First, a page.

A number of terms describe the procedure commonly known as liposuction. Sometimes this surgery might be called lipoplasty, liposculpture, or suction-assisted body contouring. Whatever the terminology utilized, this operation can remove fat from various areas of the body. Pockets of excess in the abdomen, hips, thighs, and neck can disappear after a brief operation.
This type of surgery is a common choice for many patients. With this procedure, the physician will mark the areas for removal on the patient’s skin. Later in the operating room, the physician will inject tumescent solution under the skin. This special chemical works to puff up the fat cells so they are easier to see. Another key ingredient of the solution helps to constrict blood vessels, which minimizes swelling and bruising. An anesthetic in the solution helps with postoperative pain.
After allowing the solution to take full effect, the surgeon inserts a cannula into the marked area through incisions. The cannula vacuums out the fat cells to remove them. It’s important to perform this process carefully to ensure smooth contouring of the fat left behind. After completing the vacuuming, the doctor sutures the incisions with dissolvable stitches.
Another type of liposuction involves the use of ultrasound energy to diminish fat cells. This surgery is effective for excess male breast tissue and excess flesh on the flanks and back. Before vacuuming up the fat, a special wand emits ultrasound energy to target areas to prepare it. After this process, the remaining operation is the same as the standard liposuction procedure.
Patients will experience some degree of discomfort after this surgery. Swelling is also a common after-effect. Doctors may prescribe pain relievers for patients to use during the initial days after liposuction. After a few days, most people are able to switch to over-the-counter pain relievers to control the discomfort. Bruising will appear on the skin, and it will likely last for up to three weeks after the procedure. Numbness in the surgical area is typical, and this may last for several weeks.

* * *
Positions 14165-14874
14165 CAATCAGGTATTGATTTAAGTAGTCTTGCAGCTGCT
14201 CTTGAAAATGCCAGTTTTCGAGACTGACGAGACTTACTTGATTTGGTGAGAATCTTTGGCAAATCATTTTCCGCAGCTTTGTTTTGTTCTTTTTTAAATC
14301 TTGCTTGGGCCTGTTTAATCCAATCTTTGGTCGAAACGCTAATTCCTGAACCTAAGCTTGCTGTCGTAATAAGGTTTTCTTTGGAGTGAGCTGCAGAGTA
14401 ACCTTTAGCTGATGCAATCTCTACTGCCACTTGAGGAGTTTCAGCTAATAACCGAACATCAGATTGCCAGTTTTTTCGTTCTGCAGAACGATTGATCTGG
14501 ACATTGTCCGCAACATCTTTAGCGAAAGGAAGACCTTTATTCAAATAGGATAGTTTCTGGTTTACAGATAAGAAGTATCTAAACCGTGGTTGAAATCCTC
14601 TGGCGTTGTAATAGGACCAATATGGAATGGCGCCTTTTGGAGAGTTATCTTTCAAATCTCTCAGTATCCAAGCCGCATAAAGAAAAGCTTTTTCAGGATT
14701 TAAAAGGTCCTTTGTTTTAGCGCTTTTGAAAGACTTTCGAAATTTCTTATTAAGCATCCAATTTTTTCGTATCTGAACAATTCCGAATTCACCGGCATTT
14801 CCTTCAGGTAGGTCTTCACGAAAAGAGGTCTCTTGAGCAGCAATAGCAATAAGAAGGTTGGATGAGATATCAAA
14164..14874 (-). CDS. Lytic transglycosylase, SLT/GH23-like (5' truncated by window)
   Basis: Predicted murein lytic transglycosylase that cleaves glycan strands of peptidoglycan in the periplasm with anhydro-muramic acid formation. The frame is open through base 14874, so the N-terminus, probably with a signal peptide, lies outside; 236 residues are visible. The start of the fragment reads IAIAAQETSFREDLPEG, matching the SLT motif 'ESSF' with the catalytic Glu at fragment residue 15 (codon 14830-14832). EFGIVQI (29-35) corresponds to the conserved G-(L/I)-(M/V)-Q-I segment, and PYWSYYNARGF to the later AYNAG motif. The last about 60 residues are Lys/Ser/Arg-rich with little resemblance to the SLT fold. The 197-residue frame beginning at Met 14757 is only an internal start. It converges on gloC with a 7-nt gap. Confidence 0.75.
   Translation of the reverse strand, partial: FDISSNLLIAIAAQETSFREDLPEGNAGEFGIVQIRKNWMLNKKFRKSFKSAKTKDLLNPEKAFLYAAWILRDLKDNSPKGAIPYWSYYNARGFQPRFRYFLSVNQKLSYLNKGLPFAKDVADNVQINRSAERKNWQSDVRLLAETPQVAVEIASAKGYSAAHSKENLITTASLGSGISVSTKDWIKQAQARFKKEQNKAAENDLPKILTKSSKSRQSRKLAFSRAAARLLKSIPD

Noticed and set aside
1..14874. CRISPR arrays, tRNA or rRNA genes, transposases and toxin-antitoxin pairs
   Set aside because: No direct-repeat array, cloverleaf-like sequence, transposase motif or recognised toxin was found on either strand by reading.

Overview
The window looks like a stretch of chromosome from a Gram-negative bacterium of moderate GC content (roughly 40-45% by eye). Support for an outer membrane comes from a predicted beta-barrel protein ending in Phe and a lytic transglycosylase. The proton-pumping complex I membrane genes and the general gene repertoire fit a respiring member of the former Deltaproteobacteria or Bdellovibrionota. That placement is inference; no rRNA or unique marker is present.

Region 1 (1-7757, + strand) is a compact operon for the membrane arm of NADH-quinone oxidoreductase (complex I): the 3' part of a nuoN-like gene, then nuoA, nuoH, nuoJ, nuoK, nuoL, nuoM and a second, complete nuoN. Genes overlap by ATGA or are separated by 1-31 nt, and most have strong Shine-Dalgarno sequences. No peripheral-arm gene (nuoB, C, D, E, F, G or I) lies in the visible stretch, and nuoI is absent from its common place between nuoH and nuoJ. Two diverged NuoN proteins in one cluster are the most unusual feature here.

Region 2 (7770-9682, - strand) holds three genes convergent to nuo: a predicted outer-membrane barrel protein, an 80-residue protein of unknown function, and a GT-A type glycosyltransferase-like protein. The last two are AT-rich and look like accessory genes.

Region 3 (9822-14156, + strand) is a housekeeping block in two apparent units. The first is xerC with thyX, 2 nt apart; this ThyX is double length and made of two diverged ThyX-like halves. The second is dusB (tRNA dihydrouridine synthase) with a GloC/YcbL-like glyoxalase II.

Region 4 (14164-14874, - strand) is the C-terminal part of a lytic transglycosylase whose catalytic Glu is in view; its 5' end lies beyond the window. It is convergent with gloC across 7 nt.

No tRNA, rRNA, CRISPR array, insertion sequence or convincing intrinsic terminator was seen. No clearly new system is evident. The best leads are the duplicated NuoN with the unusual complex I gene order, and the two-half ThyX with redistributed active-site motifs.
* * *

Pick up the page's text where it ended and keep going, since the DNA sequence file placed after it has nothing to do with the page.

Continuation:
Patients will need to wear special compression garments to control swelling. Doctors recommend wearing the compression garment continually for the first three to five days because this is the period when people experience the most inflammation. It’s best for patients to wear the compression garment as much as possible for the first six weeks after the operation. This garment is especially effective for helping to create the most attractive contour.
Most people return to work within a few days of having the operation. People should resume their everyday activities when they feel physically ready. A patient may need to wait a few weeks before resuming exercise.
As with any surgery, liposuction has limitations and risks. Anyone contemplating this type of operation should consult with a physician to learn all the details involved. This professional can assess the individual patient and make a recommendation for an effective treatment plan. This consultation can also provide important information about recovery and long-term results.